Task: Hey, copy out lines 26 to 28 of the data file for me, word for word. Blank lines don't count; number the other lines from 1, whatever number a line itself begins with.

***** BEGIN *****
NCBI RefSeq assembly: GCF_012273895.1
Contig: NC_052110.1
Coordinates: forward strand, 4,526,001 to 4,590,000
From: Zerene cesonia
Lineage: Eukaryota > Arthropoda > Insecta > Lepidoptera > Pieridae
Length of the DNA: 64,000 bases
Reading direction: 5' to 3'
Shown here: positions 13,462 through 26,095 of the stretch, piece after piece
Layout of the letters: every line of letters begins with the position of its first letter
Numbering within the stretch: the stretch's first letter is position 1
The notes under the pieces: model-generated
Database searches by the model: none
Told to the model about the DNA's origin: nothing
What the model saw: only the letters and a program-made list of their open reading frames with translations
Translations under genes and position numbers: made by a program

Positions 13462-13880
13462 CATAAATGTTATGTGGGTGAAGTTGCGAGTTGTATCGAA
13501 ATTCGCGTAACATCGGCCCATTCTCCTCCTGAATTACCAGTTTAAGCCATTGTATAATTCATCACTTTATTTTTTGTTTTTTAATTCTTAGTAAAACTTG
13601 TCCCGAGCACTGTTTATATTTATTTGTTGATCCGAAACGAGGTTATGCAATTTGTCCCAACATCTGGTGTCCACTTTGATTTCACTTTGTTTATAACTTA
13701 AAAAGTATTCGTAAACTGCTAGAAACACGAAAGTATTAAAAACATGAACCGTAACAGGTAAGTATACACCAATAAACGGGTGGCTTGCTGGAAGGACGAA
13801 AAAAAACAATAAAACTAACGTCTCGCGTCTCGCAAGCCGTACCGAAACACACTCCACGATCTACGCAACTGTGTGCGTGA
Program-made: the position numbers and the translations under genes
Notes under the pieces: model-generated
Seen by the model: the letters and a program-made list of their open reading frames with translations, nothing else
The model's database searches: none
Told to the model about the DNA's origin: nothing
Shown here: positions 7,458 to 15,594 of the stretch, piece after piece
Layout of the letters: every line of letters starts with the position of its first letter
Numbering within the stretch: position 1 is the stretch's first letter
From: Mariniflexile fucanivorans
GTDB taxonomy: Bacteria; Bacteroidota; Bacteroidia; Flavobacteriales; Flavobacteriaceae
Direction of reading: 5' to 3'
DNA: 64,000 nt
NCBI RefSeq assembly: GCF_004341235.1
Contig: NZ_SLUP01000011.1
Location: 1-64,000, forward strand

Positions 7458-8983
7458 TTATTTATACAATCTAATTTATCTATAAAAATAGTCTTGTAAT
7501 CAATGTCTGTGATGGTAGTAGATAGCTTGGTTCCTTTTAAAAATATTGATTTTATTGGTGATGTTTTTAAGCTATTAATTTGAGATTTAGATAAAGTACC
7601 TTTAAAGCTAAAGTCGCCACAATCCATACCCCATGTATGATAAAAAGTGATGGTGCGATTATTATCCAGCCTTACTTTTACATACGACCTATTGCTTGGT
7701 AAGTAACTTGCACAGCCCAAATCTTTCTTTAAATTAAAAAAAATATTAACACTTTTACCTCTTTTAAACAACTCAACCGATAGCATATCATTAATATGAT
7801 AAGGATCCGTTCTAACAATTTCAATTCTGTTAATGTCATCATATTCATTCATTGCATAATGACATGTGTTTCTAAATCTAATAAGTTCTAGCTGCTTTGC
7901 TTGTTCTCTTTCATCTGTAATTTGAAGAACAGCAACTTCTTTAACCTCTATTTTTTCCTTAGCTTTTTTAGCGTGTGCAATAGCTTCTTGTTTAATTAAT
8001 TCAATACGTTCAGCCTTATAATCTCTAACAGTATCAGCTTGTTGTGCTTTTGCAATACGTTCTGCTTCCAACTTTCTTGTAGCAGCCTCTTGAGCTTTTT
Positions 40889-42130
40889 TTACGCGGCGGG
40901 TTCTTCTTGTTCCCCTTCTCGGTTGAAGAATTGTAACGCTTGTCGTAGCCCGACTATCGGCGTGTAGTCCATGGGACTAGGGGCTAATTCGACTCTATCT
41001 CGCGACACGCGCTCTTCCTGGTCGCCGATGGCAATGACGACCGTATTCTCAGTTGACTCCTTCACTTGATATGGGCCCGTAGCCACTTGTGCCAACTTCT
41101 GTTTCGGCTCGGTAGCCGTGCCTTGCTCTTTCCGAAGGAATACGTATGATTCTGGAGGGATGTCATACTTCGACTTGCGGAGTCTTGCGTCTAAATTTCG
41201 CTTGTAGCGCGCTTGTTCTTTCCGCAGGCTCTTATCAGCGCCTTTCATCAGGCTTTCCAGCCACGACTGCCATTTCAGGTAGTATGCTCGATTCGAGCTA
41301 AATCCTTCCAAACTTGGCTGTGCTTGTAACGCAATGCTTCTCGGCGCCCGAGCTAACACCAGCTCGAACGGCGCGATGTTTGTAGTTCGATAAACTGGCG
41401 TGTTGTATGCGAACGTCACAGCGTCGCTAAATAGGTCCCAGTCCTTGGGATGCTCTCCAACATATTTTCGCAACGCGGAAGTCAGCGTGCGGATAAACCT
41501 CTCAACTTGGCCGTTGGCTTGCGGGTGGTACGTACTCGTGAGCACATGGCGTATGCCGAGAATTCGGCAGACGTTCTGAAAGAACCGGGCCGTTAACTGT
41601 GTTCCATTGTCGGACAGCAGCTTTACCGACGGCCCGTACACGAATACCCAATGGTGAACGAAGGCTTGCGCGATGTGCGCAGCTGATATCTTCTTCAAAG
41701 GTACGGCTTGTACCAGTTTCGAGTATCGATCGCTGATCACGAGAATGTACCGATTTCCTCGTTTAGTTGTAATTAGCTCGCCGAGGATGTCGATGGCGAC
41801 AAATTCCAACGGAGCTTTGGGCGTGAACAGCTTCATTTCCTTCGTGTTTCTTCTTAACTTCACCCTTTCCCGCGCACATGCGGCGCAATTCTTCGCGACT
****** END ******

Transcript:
Told to the model about the DNA's origin: nothing
Shown here: positions 7,458 to 15,594 of the stretch, piece after piece
Layout of the letters: every line of letters starts with the position of its first letter